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Drug errors in obstetric anaesthesia:a national survey
Abstract Number: 48
Abstract Type: Original Research
Drug errors are of particular interest in obstetric anaesthesia owing to time pressured situations with multiple distractions leading to significant potential for error. We aim to determine any change in national practice with regards to reporting incidence and preventive measures compared to previous surveys 1,2.
An OAA approved email survey was sent to all lead obstetric anaesthetists in the UK. Questions asked about;incidence/outcome of drug errors and measures used to reduce them.
A 71% response rate was achieved. All drugs are drawn up in advance in 0.5% of units, none in 7%. In last 5 years 22% of units reported no errors, 51% reported 1-5 errors and 21% didn't know. There was a major outcome to patient in 15% of errors. The likelihood of error being repeated was certainly in 4.5%, likely in 6.4%, possible in 38.1% and unlikely in 31%.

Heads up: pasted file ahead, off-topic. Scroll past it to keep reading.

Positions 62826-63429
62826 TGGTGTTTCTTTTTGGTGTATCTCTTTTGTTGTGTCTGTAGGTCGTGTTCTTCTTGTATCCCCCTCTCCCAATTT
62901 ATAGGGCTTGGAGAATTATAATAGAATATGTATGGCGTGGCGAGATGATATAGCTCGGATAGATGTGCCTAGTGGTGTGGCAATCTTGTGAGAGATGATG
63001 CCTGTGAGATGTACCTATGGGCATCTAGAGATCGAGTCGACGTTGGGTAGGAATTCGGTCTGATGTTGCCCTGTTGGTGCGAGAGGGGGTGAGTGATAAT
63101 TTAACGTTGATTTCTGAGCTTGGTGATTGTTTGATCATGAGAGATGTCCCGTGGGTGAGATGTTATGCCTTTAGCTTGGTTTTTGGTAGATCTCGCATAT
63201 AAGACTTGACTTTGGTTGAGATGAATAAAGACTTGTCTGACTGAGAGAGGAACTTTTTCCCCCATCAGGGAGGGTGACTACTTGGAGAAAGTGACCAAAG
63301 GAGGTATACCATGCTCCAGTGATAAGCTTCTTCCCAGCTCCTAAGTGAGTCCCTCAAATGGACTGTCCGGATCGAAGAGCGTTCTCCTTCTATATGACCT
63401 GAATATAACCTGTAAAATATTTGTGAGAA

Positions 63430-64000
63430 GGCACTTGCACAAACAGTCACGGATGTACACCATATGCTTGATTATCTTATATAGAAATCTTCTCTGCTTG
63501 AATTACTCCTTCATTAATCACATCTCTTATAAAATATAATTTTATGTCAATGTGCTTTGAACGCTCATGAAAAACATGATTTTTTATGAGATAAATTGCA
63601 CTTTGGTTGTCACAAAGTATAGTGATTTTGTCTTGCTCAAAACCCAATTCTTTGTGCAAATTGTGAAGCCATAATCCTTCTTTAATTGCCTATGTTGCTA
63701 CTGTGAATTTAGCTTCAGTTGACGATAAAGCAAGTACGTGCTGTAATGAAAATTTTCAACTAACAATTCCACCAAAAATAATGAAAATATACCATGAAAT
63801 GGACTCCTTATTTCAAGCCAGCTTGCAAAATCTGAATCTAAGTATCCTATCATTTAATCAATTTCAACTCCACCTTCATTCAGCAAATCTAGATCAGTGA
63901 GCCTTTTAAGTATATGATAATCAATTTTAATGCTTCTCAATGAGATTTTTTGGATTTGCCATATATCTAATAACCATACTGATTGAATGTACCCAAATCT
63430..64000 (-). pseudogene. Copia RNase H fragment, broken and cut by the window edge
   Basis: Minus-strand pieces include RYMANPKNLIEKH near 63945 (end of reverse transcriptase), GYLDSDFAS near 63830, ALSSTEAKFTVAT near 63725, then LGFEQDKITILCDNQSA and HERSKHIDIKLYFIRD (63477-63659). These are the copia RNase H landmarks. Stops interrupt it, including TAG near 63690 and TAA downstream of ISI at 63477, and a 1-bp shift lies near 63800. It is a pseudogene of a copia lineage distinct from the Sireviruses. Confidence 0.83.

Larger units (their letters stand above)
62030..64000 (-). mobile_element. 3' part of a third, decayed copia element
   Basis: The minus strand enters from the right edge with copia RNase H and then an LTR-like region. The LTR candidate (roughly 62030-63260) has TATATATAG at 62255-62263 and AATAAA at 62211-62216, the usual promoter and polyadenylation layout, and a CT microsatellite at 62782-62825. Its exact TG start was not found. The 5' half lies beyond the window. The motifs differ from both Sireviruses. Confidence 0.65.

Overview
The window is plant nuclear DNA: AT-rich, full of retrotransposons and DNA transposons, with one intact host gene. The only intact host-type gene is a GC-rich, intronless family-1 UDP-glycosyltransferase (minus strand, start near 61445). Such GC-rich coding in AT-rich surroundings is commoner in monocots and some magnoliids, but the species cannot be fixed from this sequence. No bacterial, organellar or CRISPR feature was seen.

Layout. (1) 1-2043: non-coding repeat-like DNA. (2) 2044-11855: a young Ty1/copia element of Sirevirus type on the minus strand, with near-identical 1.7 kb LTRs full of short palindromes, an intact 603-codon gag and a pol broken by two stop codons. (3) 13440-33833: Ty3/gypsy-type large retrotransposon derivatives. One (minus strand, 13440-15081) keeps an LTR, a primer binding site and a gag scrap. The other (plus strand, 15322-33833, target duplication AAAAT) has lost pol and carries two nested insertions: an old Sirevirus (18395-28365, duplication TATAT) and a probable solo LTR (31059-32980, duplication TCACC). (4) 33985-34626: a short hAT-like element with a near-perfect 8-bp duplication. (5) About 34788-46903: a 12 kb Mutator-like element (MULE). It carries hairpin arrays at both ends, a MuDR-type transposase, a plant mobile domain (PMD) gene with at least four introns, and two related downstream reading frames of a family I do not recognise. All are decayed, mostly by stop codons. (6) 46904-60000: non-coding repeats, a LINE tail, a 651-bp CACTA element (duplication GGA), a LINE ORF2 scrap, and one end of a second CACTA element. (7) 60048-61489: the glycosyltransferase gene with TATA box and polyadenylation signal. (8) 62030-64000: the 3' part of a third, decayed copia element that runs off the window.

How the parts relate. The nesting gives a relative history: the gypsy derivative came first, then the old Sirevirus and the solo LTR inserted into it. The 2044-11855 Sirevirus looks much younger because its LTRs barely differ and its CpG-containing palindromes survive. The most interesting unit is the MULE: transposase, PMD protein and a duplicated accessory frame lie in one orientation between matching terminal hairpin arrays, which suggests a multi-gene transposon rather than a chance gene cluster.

All drugs are drawn up in advance in 0.5% of units,none in 7%, only GA drugs in 53%, phenylepherine in 29% and antibiotics in 0.5%. The main reason for not using pre filled syringes is expense. The commonest error in the last 5 years of wrong drug given is Thiopentone instead of antibiotics and viceversa.
There is little change for the better since 2003 regarding drug errors. The white paper "building a safer NHS for patients" recommends that all intravenous drugs should be checked by two qualified practitioners thus reducing error by up to 58%. Less respondents do this now than in 2003 OAA survey. The use of pre filled syringes has increased since 2003. They minimise potential for drug error, are sterile and reduce wastage. We recommend a prospective data collection of obstetric drug errors under the auspices of the Obstetric anaesthetist association as the NPSA has failed to provide us with an accurate incidence of drug errors.
1. Yentis,K Rendall. Drug errors on obstetric anaesthesia:a national survey. IJOA (2003)12,246-249.
2. J Stone,L Fenner,T Christmas et al. National survey for the preparation and storage of anaesthetic drugs for obstetric emergencies. IJOA(2009)18.